Popular Long Voyage Back By Luke Rhinehart go inside Ebook Luke Rhinehart is the pen name of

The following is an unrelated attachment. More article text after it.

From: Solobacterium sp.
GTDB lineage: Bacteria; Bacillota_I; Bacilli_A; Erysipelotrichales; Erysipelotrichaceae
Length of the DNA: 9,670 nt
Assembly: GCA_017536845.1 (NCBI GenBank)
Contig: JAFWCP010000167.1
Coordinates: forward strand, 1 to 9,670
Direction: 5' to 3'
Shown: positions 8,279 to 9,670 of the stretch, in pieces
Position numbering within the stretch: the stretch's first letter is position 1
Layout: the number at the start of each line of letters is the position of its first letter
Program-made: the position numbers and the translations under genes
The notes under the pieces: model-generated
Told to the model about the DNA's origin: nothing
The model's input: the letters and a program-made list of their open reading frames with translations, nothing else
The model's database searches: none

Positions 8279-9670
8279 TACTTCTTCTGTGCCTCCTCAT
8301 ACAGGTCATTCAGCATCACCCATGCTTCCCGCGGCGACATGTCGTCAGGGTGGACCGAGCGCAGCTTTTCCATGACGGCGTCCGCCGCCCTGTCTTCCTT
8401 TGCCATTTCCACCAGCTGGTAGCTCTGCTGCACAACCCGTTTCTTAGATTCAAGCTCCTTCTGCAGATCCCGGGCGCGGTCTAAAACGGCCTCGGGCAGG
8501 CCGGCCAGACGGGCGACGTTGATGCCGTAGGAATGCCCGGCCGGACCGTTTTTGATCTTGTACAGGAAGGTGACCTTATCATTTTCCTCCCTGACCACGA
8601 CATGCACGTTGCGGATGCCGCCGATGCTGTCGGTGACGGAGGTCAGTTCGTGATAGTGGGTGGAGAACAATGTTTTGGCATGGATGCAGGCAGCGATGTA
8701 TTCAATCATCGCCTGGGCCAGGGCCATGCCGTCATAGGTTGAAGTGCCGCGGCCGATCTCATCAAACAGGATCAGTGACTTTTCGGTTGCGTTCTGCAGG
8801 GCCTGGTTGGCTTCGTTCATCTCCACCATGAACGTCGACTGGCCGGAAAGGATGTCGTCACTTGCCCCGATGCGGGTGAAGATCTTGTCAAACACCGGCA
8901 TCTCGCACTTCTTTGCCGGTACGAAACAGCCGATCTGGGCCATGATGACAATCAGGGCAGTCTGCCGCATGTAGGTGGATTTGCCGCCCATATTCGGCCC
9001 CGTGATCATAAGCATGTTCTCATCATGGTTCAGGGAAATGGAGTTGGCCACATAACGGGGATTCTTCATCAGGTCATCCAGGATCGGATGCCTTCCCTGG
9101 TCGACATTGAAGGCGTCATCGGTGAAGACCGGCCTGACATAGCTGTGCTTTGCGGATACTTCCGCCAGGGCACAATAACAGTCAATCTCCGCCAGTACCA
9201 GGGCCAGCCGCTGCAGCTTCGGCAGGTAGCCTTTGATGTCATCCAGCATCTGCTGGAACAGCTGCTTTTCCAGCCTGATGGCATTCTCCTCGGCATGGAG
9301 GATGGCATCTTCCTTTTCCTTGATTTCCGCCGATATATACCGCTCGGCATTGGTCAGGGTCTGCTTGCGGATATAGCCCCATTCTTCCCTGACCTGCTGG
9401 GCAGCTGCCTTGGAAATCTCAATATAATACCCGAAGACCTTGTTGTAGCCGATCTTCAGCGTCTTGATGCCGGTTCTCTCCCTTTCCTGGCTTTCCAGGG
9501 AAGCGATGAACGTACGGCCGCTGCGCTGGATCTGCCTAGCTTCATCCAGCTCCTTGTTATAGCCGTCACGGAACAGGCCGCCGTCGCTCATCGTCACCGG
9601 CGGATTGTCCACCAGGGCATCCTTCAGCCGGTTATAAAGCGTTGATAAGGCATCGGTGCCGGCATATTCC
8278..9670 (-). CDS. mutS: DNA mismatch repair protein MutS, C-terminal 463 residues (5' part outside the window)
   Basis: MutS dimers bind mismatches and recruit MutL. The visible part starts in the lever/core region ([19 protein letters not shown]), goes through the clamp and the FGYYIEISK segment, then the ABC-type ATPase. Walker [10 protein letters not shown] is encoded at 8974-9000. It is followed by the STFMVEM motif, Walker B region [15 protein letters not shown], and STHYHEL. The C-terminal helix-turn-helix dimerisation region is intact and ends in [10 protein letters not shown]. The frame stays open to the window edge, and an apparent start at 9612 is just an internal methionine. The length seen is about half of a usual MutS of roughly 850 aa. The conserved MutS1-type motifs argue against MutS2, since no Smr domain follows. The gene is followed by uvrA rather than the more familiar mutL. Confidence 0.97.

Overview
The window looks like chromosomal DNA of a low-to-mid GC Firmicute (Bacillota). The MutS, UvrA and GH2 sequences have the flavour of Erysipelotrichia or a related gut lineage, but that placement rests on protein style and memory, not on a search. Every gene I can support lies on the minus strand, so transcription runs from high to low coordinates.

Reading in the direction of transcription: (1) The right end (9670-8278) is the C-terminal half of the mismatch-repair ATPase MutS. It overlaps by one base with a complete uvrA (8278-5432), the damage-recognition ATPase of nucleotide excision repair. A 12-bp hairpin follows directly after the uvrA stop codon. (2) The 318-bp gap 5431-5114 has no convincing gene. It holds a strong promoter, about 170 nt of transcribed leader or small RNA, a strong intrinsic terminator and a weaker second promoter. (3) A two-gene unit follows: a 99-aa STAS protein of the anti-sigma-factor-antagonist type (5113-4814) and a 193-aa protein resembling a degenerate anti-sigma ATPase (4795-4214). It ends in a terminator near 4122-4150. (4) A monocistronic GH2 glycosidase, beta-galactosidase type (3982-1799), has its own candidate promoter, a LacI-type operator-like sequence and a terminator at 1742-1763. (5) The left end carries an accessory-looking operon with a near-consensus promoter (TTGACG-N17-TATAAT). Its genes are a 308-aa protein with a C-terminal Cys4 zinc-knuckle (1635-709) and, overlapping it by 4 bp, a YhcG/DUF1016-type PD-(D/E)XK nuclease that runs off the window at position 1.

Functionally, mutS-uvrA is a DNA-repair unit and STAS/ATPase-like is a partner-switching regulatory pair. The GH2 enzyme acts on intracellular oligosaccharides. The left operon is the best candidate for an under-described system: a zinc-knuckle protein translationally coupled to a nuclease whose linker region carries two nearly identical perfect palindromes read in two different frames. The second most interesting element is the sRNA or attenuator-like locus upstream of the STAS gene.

Popular Long Voyage Back By Luke Rhinehart go inside Ebook Luke Rhinehart is the pen name of the author George Cockcroft.George Cockcroft was born in the United States, son of an engineer and a civil servant He received a BA from Cornell University and an MA from Columbia University Subsequently he received a PhD in psychology, also from Columbia He married his wife, Ann, on June 30, 1956 He has three children.After obtaining his PhD, he went into teaching During his years as a university teacher he taught, among other things, courses in Zen and Western literature He first floated the idea of living according to the casting of dice in a lecture The reaction was reportedly of equal parts intrigue and disgust, and it was at this point he realized it could become a novel Cockcroft began experimenting with dice a long time before writing The Dice Man, but this made progress on the novel rather slow.In 1971, a London based publisher, Talmy Franklin, published The Dice Man, Cockcroft s first novel as Luke Rhinehart Soon afterwards, he was engaged in the creation of a dice center in New York City.In 1975, he was involved in a round the world voyage in a large trimaran ketch Later, he spent some time in a sailboat in the Mediterranean, where he taught English and from there moved to a former Sufi retreat on the edge of a lake in Canaan, New York.On 1 August 2012, at the age of 80, Cockcroft arranged for his own death to be announced It was later revealed as a joke.. With the fate of the planet hanging in the balance, retired naval officer and Naval Academy graduate Neil Loken steers a trimaran and her passengers to the literal end of the earth in this taut thriller about a small group of friends escaping a nuclear holocaust.. The best Book Long Voyage Back An okay read. Somewhat dated and not just because the political situation in the world has changed. I agree with the author in terms of war and especially nuclear war. As I grow older I have come to realize that war is an imbecilic thing and great pains should be made to avoid it. Rhinehart portrays a world that would be a horrible place indeed if the bomber and missiles ever fly. There is little in the way of hope and even the ending is just a thin ray of sunshine. However there are other aspects of the story that feels clunky in 2016. It's obvious that it was written in 1980/1981 and reflects the concerns of that time and possibly the author's politics. I feel confident that the unnamed President of the United States is based on Reagen (at least how Mr. Rhinehart saw him) and I suppose thirty-five years ago it seemed likely that Ronnie was going to push the button. I recall the early years of the 1980's when the Cold War heated back up and I don't fault the author for believing that the United States might initiate a war considering what was taking place in the early years of the 1980's (Iranian hostages, Soviets invade Afghanistan, crack down on labor unions in Poland, war in Central America, bad economic news, renewed arms race). Looking back on that time it's amusing to realize that ten years later the Soviet Union would cease to exist But hindsight is 20/20 and nobody would have predicted a relatively peaceful end of the Cold War in just a decade. Actually it seemed like a pipe dream. Many of us believed that the only way the Cold War was going to end was with a hot war. In Mr. Rhinehart's novel those who are involved with the military and the government do not come across as admirable people nor do those who are part of the high levels of the modern world (stockbrokers, businessmen, developers and so on). Those folks receive some of the blame for the war since they contributed to the economy that fed the war machine. This is definitely not a Tom Clancy novel. However a good post-apocalyptic nuclear war novel isn't hampered by changing times. Pat Frank's classic Alas, Babylon is a prime example of a novel that has long been obsolete not only due changing politics, but technology, science and society. However that book has never been out of print since it arrived in 1959. Any good book can outlast it's time when it achieves a balance that gives it a timelessness. Admittedly achieving such a thing is like catching the proverbial lightning in a bottle. It's a rare and magical thing that many try to accomplish and fail at. Seems to be one of those things that happen when least expected. "Long Voyage Back" does not achieve this feat. It's a well written novel and Mr. Rhinehart is obviously a capable and intelligent writer. His novel is many notches above the machine gun and muscle macho nuclear Post Apocalyptic fare so typical of the time period. See Total War and Pilgrimage to Hell as a couple outstanding examples of the other type. It's thoughtful, dark, and horrifying, but it isn't all that exciting or suspenseful. The fact that it takes place on a large sailboat and that Mr. Rhinehart obviously knows his way around the nautical world actually hurts. There are times I found myself at a total loss as to what was going on. Many of the nautical terms were confusing and I had a difficult time picturing the layout of the vessel. A diagram or two of the craft would have helped along with a glossary of terms. The action sequences were probably more realistic, but they weren't very suspenseful and for such a competent writer Mr. Rhinehart actually indulged in many a cliche and stereotype. For example our hero , the captain, is a real he-man. Very much cut from the macho mold of the time and is nothing much to get excited about as a result. Add to this the fact that there are long sections in which the characters lecture one another and/or the writer lectures the readers and you end up with a book that tends to drag at times. When I began this review I stated that the book was okay and I stand by that. I read it a little bit at a time and often skimmed over pages since there were often times that the story tended to bog and nothing was lost by a little speed reading. The world that is created in "Long Voyage Back" is intriguing enough to hold one's attention for short periods of time, but it isn't a read from front to back in one night. It might be more realistic, but it isn't engrossing. Though not as bleak as The Road it's about as interesting (yes I am going against Oprah Winfrey - sorry). Now maybe it's wrong to want a novel set in such a horrific world to be exciting, but I do and this one doesn't achive that. So two stars for creating a terrifying and plausible setting, but no more.